I spent most of my childhood in Latin America. I grew up with the stories of “La Conquista”, the Spanish conquest of the former so impressive pre-Columbian empires, the Inca in Peru, the Aztecs – or Mexica, as Mr Rickford prefers to call them—in Mexico. Add to this that I had a history teacher who had two major passions in life—England in the 14th century and the pre-conquest history of Mexico—and I count myself as something of an amateur expert on the campaigns led by Pizarro in Perú and Cortés in Mexico.
It was therefore with some trepidation I approached this book. After all, these are complicated events and the main characters are just as complex, and the temptation to simplify must be difficult to overcome. Mr Rickford does not simplify—not beyond what he must to make the story comprehensive to the more uninitiated. He presents us with an excellent portrayal of Hernán Cortés, this ambitious, greedy, driven man who had the temerity to set out to conquer an empire with less than a thousand men. Cortés is not a nice man. But he is brave and resourceful; now and then he even shows a glimmer of piety.
Opposing Cortés is Motecuhzoma, the Mexica emperor. Here Mr Rickford presents us with a man who feels in his bones that the pale people are bad news but who prevaricates, not knowing for sure how to handle this new threat. This is a cultured man, surrounded by his equally cultured generals and advisors who enjoy high-quality alcohol, collect ceramics, precious works of art in jade—all of this in stark contrast to the bloodier side of their culture: the daily human sacrifices to appease the gods.
The Mexica did not come to dominate their world through their enjoyment of art, but rather because they excelled at warfare. At times, I felt the brutal aspects of the Mexica were too downplayed. In The Serpent and the Eagle, the aggressors are the violent, barbaric Spanish—but it is important to remember that other native people allied with the Spanish because they had experienced the equally violent and barbaric qualities of the Mexica in full conquering mode.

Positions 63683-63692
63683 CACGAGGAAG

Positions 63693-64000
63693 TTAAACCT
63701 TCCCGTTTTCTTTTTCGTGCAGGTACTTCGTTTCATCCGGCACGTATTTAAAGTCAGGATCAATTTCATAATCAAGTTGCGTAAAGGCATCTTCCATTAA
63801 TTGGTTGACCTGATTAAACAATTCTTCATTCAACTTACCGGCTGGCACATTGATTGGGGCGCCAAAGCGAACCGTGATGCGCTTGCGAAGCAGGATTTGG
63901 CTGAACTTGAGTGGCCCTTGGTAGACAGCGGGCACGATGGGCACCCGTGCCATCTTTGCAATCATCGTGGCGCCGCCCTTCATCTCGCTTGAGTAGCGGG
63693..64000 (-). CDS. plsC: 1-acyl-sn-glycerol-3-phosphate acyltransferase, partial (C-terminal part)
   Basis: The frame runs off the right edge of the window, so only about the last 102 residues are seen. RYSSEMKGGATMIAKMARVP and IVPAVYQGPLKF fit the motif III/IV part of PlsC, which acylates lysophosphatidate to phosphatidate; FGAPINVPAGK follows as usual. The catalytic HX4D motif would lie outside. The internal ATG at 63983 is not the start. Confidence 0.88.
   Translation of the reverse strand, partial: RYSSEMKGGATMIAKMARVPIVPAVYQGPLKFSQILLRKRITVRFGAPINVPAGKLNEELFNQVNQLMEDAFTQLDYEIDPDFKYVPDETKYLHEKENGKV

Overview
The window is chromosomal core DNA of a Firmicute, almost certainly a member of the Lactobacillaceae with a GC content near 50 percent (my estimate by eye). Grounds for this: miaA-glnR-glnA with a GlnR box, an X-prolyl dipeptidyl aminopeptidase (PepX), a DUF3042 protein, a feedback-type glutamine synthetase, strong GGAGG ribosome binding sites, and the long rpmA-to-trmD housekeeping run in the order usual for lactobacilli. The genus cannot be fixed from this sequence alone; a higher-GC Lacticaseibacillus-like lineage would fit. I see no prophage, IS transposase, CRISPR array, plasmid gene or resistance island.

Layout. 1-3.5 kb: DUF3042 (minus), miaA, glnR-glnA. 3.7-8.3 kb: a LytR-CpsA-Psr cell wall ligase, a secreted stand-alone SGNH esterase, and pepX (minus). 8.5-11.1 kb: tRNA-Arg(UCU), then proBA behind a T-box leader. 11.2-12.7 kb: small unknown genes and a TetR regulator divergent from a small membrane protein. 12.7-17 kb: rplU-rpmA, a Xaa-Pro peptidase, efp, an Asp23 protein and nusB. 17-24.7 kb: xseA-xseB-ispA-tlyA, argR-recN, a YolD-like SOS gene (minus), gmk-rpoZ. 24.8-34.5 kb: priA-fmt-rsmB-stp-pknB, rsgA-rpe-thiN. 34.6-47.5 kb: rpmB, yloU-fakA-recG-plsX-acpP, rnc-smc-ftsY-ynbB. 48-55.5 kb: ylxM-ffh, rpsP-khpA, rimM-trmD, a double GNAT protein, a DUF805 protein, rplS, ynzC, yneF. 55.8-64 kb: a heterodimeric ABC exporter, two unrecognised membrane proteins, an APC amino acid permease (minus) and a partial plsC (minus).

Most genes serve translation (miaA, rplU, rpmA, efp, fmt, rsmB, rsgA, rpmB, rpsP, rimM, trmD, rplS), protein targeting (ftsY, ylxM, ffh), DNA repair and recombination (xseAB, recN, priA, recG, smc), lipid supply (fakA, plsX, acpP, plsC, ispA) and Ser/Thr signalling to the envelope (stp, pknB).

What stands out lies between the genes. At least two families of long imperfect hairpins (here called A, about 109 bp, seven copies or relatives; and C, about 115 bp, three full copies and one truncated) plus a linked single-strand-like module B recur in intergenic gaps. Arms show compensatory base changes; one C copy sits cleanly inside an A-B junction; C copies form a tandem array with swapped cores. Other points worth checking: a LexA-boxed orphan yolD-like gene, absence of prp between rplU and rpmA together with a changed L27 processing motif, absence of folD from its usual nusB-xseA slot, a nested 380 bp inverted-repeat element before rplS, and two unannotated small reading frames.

Mr Rickford tells his story through various POVs, among which are Malintze/Doña Marina and Solomon. Solomon is an old Moorish slave with little love for the Christians who have enslaved him. His POV adds depth and reflection to the unfolding narrative as well as an element of determinism: Solomon fears that the tribes that flock so eagerly to ally themselves with Cortés will one day wake up to discover that their partnership with the Spanish was never one between equals, and that once the Mexica are defeated, the Spanish will subdue all the native peoples.
Malintze is the single female voice in the story, a young woman sold as a slave by the Mexica who now has an opportunity to get her own back. Intelligent and endowed with an ear for languages she soon becomes indispensable to Cortés, acting as his interpreter. He frees her and treats her with respect and for the first time in her short life, Malintze tastes the intoxicating brew named “power”—and finds she likes it.
The grandeur and complexity of the Mexica culture is brought to vivid life by Mr Rickford. The vicious greenery of the jungle, the colours of the native birds, the harshness of the wilderness—all of it is vibrantly depicted, usually through the POV of the Spanish newcomers, who are both entranced and intimidated.
Ultimately, though, this is the story of how one man and his determination to enrich himself led him to take on a vastly superior enemy in an unfamiliar world. Cortés plays the political game as a chess master dominates the chequered board, both against those among his fellow Spaniards who question him and against the native tribes he encounters. Inevitably, the Mexica will march towards destruction—but The Serpent and the Eagle ends before the final confrontation takes place, making me assume there will be a continuation.
I thoroughly enjoyed this book. What is more, I know that my old teacher would have done so as well!
© Anna Belfrage